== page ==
It takes far too much effort to make coffee, email your wife, and do most parts of your job, according to a programmer whose lifehacks posted to GitHub went viral after being reported by Business Insider this week.
Yes, all three tasks clearly take effort (albeit to varying degrees) and have perhaps been made obsolete by some clever lines of code, but really, I feel the bigger story here is humanity’s impending doom.
OK, I’m joking.
The robots are going to take over soon anyway, so why not get on the bandwagon? And while humanity probably won’t experience a Matrix-style apocalypse as robots start getting smarter and replacing us in our jobs (we can always scorch the skies if it goes horribly wrong, right? — Oh no, wait, that didn’t work), stories like this serve as a reminder that laziness is not always a bad thing — assuming it can be channeled creatively.
It was the desire for a faster and more reliable cab that birthed Uber, now worth over $51 billion. And American entrepreneur Gary Vaynerchuck recently told an audience of students to build a startup that saves people time, because that’s one of the biggest things that consumers today will pay a premium for.
And he’s right.
The real reason stories like this one of the “lazy” programmer go viral is because, yes, we find it hilarious, but also because we get excited at the idea that someone can use technology to hack their life so efficiently and thus enjoy more freedom (and free time).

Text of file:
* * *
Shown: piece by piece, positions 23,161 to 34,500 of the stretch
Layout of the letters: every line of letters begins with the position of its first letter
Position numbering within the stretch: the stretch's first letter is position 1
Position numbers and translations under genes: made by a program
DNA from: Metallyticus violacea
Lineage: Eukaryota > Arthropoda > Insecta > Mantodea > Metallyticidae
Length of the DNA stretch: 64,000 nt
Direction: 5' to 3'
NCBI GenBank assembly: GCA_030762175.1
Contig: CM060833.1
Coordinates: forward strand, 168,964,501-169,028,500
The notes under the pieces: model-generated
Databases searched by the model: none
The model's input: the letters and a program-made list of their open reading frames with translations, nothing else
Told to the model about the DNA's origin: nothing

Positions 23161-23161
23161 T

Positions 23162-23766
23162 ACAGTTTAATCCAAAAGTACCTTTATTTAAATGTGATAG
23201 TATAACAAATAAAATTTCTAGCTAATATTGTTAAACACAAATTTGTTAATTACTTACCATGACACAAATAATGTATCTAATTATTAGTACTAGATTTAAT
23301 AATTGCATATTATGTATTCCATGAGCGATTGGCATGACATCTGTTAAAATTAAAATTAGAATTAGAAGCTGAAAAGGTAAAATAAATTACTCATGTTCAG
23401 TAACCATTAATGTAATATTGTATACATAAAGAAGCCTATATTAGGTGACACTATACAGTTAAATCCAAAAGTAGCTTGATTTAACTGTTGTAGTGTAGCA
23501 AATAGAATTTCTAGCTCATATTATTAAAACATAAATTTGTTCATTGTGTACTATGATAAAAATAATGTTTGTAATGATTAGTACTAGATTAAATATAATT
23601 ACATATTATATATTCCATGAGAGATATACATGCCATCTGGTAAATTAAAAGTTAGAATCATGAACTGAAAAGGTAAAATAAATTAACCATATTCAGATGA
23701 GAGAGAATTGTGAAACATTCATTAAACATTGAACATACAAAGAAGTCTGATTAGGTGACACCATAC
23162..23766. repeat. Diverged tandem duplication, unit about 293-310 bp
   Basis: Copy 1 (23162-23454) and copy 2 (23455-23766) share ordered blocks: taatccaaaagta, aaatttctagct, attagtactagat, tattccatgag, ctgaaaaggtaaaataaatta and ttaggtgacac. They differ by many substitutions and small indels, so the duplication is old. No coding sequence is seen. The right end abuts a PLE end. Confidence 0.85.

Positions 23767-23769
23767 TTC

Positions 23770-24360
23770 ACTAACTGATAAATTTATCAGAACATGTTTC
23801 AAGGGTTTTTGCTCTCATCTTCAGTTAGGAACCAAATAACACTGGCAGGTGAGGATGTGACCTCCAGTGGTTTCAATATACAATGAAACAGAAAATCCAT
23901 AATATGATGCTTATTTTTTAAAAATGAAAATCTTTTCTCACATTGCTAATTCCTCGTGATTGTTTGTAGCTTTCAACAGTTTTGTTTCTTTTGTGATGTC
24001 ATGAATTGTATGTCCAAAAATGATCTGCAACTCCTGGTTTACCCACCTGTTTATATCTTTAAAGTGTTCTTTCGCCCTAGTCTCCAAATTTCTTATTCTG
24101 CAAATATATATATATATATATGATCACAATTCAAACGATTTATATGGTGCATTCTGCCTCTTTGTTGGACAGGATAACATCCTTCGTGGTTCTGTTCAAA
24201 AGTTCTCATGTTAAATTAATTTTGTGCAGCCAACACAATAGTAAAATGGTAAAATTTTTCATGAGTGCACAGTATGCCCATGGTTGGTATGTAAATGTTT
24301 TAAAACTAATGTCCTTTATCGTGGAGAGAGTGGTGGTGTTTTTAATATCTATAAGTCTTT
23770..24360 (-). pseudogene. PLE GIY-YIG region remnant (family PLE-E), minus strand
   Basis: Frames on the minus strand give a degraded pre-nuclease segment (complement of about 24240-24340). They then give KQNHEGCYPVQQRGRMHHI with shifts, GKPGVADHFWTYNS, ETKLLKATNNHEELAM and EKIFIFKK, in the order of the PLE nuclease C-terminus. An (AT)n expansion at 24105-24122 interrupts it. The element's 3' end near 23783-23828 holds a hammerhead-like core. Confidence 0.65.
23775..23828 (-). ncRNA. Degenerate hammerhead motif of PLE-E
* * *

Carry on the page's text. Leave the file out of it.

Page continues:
Isn’t that what almost every startup out there aims to do? Good startups are really just churning out lifehacks like this programmer does, but on a much bigger scale. That’s why they’re valuable, and that’s why this story resonates with people. I guarantee you that a lot of people reading it wished for a moment that they could do the exact same thing.
“If something — anything — requires more than 90 seconds of his time, he writes a script to automate that,” the programmer, Nihad Abbasov, was quoted as saying in reference to a former colleague from whom he got the script.
Business Insider concludes:
And the best one? He wrote a script that waits exactly 17 seconds, then hacks into the coffee machine and orders it to start brewing a latte. The script tells the machine to wait another 24 seconds before pouring the latte into a cup, the exact time it takes it takes to walk from the guy’s desk to the coffee machine. And his coworkers didn’t even know the coffee machine was on the network and was hack-able.
The moral of the story? We don’t need Neo-like powers to be thrilled. It’s still the little things that get us excited. Startups — and lazy programmers — still have a lot of opportunity to hack our lives for the better. Even if that’s just shaving a few seconds off the amount of time it takes to make a cup of coffee.
Because people love that sh#t.